It is perhaps not surprising that manipulation in CPT task parameters can affect behavioral response characteristics, some of which are used as markers of the ability to maintain attention. For instance, higher target frequencies are associated with faster mean RTs, as well as increases in errors (47, 48). It is thought that this high target frequency manipulation induces a frequent response tendency (40). Underlying this effect may be an altered demand on response inhibitory and motor control mechanisms (thereby impulsivity), rather than sustained attention per se (49). In contrast, low target frequency manipulations result in a slower overall RT (39). Generally, this agrees with the historical definition of vigilance, whereby participants maintain a “vigil” or watch over a long period of time and respond to an infrequent event (50). It has been argued that a low target frequency presentation is therefore a more appropriate index of sustained attention (49). Varying the ISI in a task can also impact response characteristics. A short ISI (<500 ms) is associated with faster mean RTs, as well as increases in omission errors (39). Conversely, a longer ISI is associated with slower RTs, and with increased IIV as measured via the ex-Gaussian distribution (40).

As these CPT parameters impact behavioral outcome measures, which may have clinical utility they should be considered when investigating IIV in BD. The aim of this study was therefore to determine whether a similar pattern of IIV would be obtained using a sustained attention task with different parameters in patients with euthymic BD and in healthy controls. The CPT, version AX [CPT-AX; (36)], and the Vigil CPT (35) were utilized. Across both tasks, there are common parameters. Both tasks have a high event rate Parasuraman (50) (Vigil = 64 events/min; CPT-AX = 70 events/min) and both have a similar working memory load (both “1-back” cued target sequences). However, the tasks differ on target frequency. Target sequences are presented infrequently during the Vigil CPT (~20%) compared with CPT-AX (~70%). We predicted that both tasks would result in increased IIV, and with ex-Gaussian modeling, an increase in the τ parameter in patients with BD.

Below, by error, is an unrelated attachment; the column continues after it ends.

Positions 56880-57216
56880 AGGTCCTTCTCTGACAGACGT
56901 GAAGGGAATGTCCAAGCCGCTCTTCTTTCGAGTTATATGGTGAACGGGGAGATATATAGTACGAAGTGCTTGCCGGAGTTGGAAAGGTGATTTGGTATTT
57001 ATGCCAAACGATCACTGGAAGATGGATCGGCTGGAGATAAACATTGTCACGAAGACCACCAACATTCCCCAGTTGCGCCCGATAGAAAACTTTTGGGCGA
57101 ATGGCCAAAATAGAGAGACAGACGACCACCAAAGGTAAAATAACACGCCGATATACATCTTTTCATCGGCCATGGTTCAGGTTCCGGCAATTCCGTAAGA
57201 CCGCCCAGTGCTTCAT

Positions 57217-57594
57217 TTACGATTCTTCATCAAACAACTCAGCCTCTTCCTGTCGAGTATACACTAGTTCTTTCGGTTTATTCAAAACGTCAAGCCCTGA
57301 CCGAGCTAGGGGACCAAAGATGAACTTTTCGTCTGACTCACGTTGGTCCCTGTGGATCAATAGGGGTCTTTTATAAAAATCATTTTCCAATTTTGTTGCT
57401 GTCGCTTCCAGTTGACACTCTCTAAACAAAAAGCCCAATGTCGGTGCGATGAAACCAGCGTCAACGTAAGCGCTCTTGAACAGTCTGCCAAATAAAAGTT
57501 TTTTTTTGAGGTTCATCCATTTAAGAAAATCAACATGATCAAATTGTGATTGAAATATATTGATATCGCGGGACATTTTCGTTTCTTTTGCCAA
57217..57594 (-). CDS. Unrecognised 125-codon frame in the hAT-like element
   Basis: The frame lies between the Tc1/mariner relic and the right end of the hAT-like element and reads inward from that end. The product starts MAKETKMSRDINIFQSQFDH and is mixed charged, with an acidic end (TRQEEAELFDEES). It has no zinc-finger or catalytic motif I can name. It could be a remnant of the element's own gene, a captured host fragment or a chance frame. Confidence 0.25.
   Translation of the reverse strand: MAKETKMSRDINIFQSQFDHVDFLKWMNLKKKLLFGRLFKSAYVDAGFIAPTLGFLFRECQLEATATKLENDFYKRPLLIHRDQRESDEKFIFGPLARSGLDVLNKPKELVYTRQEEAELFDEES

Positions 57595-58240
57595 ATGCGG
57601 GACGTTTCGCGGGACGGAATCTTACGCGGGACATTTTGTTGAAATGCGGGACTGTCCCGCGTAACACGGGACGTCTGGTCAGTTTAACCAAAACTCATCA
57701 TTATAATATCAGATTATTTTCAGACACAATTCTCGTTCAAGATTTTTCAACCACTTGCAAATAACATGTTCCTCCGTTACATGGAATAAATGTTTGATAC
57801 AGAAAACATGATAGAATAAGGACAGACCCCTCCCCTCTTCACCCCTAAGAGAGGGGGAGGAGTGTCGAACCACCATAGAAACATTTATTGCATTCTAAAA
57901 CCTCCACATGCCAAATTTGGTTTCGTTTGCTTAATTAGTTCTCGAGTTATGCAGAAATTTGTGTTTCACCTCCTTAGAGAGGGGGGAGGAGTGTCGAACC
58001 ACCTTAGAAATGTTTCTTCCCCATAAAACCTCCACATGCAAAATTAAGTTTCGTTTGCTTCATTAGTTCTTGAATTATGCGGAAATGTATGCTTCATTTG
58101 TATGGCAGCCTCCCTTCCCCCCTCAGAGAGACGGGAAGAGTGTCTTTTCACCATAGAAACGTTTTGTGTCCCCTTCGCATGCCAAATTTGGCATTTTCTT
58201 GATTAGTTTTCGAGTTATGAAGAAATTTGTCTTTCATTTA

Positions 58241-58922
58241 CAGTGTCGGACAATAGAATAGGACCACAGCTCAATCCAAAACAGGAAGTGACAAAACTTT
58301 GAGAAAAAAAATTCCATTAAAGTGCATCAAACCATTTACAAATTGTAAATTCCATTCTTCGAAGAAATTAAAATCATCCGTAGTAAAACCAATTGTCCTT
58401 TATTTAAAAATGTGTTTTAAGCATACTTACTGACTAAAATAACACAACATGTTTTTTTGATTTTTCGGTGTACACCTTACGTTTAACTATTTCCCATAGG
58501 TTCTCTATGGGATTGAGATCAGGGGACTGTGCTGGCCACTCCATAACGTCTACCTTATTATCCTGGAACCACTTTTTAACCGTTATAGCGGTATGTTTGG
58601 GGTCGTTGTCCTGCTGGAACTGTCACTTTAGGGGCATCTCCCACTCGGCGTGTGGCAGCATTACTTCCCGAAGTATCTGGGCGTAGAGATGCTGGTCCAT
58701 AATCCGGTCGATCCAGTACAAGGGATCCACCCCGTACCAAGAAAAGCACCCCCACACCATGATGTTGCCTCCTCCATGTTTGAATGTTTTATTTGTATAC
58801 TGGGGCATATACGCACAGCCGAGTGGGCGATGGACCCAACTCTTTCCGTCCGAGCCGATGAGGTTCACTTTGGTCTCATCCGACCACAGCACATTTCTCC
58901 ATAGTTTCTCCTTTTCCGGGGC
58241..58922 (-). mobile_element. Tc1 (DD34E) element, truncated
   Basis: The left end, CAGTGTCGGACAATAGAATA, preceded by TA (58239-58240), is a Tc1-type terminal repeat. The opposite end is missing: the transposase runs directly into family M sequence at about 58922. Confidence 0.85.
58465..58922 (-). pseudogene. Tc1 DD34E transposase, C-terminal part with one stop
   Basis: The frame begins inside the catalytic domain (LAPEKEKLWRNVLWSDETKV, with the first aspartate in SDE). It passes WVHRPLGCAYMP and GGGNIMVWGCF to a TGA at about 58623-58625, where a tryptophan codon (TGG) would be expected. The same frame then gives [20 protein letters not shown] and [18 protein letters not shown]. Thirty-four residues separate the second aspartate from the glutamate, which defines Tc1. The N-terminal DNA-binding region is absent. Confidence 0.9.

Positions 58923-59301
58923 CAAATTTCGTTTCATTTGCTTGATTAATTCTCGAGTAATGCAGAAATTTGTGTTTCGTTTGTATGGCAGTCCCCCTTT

Materials and Methods

All participants included in the current analyses were from studies conducted within the Institute of Neuroscience at Newcastle University (6, 36). Data included in this study were collected between 2000 and 2003 (Thompson et al.) and 2001 and 2003 (Robinson et al.). Euthymia was confirmed for patients in both studies (see below). These participants were a subset of those reported in Gallagher et al. (34) for whom CPT-AX data were also available.

Participants

Twenty-two adult euthymic outpatients between the ages of 30 and 57 years (M = 43.13, SD = 7.78) with a SCID (51) confirmed diagnosis of BD were included in the analysis. Clinical interviews were conducted by psychiatrists trained in SCID administration. Recruitment was via services within the Northumberland, Tyne and Wear NHS Foundation Trust in the North East of England. Euthymia – defined as a score of ≤7 on the on the 21-item Hamilton Depression Rating Scale [HAMD; (52)] and the Young Mania Rating Scale [YMRS; (53)] – was prospectively verified over 1 month from the initial assessment.

During the verification month, patients completed the Beck Depression Inventory [BDI; (54)] and the Altman Mania Rating Scale [AMRS; (55)] weekly.